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US nursing Daesh in Afghanistan: Russia officials

US Rep. Ilhan Omar (D-MN) (L) talks with Speaker of the House Nancy Pelosi (D-CA) during a rally with fellow Democrats before voting on H.R. 1, or the People Act, on the East Steps of the US Capitol on March 08, 2019 in Washington, DC. (AFP photo)
Zamir Kabulov, the Russian presidential envoy to Afghanistan

Russian officials have suggested that the United States is plotting the deterioration of the security situation in Afghanistan and the expansion of the Daesh Takfiri terrorist group there.

The officials made the remarks during a security conference in Moscow, Russia Today reported on Thursday.

Addressing the event, Zamir Kabulov, the Russian presidential envoy to Afghanistan, said, on several occasions, Taliban groups which had refused to join Daesh were “set up” to be targeted by US airstrikes.

“The Afghan Army practically has no aircraft. Only the Americans do. These details bring some very bad thoughts and concerns. We have to take them into account and draw conclusions accordingly,” the official said.

“It seems like someone’s hand is pushing freshly trained ISIL (Daesh) fighters to mass along Afghanistan’s northern border. They don’t fight foreign or Afghan government troops,” Kabulov noted.

Colonel General Igor Sergun, the head of the Main Intelligence Directorate, Russia’s military intelligence agency, said the US is maintaining a long-term goal of preventing stability in Central Asian countries and surrounding Russia and China with a network of regimes loyal to Washington.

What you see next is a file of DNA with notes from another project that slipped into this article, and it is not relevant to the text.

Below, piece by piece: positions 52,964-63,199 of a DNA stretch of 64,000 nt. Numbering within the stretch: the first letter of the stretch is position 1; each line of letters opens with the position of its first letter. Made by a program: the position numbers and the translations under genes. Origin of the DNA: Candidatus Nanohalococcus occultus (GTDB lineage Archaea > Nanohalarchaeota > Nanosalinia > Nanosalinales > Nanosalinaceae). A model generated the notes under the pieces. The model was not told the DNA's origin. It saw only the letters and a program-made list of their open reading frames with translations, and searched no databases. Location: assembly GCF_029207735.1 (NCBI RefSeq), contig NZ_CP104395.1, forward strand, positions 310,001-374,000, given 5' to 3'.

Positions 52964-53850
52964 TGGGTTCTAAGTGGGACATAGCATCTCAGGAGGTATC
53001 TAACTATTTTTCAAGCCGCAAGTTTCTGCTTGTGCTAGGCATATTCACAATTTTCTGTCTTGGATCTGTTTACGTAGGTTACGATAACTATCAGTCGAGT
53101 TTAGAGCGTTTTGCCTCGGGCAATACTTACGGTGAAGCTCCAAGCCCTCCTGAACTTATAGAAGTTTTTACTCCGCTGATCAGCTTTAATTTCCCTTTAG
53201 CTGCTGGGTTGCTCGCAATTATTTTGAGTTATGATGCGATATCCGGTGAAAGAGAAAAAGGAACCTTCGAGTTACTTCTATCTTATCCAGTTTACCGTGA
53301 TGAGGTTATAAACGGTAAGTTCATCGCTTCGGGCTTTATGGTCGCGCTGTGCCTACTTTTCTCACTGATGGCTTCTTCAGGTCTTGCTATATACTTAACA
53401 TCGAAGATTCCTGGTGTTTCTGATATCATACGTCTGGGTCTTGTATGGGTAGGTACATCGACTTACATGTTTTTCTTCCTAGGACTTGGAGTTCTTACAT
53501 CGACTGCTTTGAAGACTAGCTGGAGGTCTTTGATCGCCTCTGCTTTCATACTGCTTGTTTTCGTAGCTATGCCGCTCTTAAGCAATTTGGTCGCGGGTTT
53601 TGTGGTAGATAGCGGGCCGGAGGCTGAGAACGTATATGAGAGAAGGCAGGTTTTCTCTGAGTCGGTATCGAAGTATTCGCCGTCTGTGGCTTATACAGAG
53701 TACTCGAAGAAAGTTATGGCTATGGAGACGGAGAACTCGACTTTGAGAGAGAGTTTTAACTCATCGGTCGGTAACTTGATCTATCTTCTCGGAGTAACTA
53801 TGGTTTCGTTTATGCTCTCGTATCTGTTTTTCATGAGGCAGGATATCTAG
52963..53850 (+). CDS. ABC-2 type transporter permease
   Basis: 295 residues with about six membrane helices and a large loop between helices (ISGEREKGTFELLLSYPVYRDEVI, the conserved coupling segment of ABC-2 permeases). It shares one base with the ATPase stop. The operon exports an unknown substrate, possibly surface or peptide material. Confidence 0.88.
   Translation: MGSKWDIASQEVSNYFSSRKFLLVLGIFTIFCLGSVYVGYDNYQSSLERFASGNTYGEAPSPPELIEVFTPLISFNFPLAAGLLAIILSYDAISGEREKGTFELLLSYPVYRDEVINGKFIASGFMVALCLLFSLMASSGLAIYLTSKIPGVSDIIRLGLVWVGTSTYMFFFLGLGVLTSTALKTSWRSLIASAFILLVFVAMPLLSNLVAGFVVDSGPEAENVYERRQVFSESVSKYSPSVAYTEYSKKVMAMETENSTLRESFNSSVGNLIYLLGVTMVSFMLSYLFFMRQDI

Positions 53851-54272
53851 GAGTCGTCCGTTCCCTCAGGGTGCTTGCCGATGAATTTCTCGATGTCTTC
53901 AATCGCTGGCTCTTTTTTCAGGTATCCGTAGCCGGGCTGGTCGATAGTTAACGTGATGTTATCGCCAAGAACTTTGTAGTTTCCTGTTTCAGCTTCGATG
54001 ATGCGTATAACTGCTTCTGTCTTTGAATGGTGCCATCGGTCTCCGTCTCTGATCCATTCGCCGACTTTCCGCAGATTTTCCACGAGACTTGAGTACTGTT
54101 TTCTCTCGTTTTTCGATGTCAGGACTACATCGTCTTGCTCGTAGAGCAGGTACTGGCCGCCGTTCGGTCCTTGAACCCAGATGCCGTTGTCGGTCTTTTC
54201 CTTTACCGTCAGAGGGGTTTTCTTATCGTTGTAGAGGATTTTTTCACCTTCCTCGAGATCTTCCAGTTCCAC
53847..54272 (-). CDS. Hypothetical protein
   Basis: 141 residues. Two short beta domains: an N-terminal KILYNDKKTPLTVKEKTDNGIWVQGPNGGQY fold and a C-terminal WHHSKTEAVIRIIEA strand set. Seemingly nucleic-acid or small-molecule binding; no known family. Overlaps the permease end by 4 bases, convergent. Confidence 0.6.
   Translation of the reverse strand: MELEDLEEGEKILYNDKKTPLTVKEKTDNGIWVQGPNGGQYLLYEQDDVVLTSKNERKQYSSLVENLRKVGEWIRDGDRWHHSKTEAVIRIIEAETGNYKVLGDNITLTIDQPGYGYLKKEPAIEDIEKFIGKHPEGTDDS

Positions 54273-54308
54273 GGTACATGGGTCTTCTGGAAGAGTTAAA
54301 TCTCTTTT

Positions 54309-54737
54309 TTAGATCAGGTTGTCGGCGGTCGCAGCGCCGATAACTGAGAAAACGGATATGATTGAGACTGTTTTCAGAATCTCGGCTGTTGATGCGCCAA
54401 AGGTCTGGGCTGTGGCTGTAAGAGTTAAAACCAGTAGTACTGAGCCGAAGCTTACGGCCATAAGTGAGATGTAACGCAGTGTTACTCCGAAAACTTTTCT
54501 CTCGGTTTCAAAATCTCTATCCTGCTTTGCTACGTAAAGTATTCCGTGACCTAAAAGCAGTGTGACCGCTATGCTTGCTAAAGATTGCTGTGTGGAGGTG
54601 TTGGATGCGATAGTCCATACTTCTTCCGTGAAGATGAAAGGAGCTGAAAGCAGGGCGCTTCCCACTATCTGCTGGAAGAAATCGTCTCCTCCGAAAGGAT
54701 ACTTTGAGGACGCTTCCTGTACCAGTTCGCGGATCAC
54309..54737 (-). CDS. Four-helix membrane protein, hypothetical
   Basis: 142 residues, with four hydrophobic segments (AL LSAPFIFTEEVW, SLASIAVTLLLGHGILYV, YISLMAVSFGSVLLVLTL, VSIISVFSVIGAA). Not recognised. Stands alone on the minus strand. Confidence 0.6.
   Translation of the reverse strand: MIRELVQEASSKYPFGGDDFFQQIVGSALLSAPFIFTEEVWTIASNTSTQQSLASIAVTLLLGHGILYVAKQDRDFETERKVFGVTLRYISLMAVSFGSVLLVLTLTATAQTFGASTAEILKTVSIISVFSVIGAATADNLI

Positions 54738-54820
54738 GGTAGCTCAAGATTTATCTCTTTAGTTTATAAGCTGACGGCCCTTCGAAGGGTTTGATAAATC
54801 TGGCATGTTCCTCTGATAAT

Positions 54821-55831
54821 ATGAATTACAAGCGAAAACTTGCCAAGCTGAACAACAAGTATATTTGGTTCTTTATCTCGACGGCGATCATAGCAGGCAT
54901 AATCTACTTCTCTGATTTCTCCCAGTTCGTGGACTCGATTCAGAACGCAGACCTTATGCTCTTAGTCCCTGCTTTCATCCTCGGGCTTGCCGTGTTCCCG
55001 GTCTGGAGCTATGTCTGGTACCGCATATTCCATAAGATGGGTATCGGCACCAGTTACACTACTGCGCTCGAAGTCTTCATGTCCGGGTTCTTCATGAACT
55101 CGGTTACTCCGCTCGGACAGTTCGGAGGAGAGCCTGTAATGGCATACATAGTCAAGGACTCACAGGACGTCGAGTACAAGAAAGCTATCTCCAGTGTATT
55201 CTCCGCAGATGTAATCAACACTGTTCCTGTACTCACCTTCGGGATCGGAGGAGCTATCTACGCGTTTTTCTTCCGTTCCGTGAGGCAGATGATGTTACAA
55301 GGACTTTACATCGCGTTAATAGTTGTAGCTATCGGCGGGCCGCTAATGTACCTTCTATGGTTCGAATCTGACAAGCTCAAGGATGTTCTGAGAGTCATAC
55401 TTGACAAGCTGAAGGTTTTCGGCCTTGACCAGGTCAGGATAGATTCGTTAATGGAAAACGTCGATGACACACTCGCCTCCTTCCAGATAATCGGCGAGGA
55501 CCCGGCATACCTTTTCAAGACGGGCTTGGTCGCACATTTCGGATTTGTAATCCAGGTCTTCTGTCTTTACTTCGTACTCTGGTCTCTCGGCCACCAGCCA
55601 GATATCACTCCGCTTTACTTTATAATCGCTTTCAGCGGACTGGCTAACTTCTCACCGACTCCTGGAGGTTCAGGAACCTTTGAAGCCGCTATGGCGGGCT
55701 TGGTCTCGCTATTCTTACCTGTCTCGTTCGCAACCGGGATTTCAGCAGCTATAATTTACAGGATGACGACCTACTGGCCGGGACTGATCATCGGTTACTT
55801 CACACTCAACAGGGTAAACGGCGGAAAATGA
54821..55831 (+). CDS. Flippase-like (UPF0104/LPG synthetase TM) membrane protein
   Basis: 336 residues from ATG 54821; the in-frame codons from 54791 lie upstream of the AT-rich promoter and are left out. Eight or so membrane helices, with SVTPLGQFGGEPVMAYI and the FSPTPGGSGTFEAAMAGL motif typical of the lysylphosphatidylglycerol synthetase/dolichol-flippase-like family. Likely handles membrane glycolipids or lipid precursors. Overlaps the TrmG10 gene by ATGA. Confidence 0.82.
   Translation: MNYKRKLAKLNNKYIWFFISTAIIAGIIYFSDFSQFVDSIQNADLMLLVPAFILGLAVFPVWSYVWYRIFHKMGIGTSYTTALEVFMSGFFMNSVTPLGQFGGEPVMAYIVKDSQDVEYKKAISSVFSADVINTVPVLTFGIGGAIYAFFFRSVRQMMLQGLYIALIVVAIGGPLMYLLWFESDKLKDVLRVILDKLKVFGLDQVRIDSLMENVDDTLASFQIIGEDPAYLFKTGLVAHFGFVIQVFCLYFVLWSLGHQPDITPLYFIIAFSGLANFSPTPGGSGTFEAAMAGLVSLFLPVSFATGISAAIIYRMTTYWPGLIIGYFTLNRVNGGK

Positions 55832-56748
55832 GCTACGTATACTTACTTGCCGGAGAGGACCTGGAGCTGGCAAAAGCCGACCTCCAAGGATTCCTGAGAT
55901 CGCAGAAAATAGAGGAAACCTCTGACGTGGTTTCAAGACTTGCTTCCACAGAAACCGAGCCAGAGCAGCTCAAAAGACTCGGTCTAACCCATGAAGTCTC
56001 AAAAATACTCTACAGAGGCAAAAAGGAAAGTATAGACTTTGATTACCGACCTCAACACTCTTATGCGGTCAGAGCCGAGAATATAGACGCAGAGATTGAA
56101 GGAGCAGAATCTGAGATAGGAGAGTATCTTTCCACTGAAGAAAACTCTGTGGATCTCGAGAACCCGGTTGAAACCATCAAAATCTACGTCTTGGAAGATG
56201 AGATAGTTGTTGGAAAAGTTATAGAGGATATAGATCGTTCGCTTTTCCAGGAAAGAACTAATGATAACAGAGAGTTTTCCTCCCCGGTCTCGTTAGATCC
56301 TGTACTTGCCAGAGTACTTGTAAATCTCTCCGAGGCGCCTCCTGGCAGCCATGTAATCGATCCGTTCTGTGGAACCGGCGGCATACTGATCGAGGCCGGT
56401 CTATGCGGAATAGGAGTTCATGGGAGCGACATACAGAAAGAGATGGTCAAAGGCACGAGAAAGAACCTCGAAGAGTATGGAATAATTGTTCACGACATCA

He said Daesh “uses the worsening of the situation in Afghanistan to strengthen its position.”

Kabulov said individuals holding British and American passports were among those Daesh instructors training militants in Afghanistan as part of the group’s efforts to make inroads into Central Asia.

Citing Russian intelligence estimates, the diplomat said the number of militants in Afghanistan, who had pledged allegiance to Daesh, stood at 3,500.

The Takfiris have seized about a third of Iraq and neighboring Syria. Its elements made their debut on the Afghan territory about a year ago.

On June 16, Taliban warned Daesh ringleader Ibrahim al-Samarrai, aka Abu Bakr al-Baghdadi, against “waging a parallel insurgency in Afghanistan.” Taliban asked the Daesh leader to keep his men out of Afghanistan by withdrawing his support for those elements that are recruiting young militants in Taliban strongholds.

Since August 2014, the United States and some of its allies have been conducting airstrikes against what they say are positions of the Takfiri terrorist group in Iraq. The campaign has failed to dislodge the group.

Russia’s Foreign Ministry has expressed regret that Daesh had grown in strength since the allies started the campaign in Iraq, calling the assaults’ mission into question.

Some members of the US-led coalition have also been pounding purported Daesh positions inside Syria without any authorization from Damascus or a United Nations mandate since last September in a mission, which has likewise fallen short of uprooting the terrorists.

This US Air Forces Central Command photo shows a pair of US Air Force F-15E Strike Eagles flying over northern Iraq early in the morning of September 23, 2014 after conducting airstrikes in Syria (AFP photo).


Upon a request from Damascus, Russia has been conducting airstrikes of its own against Daesh and other terrorist groups in Syria for over a week now and has been welcomed by Iraqi Prime Minister Haider al-Abadi to embark on any such military measures on Iraqi soil.

Also on Thursday, Chief of the General Staff of the Syrian Arab Army, General Ali Ayoub confirmed that the group had lost part of their military capabilities due to Russian airstrikes.

US President Barack Obama has, however, called Moscow’s aerial campaign a “recipe for disaster” and claimed his Russian counterpart Vladimir Putin cannot “distinguish between” Daesh terrorists and the so-called moderate militants.

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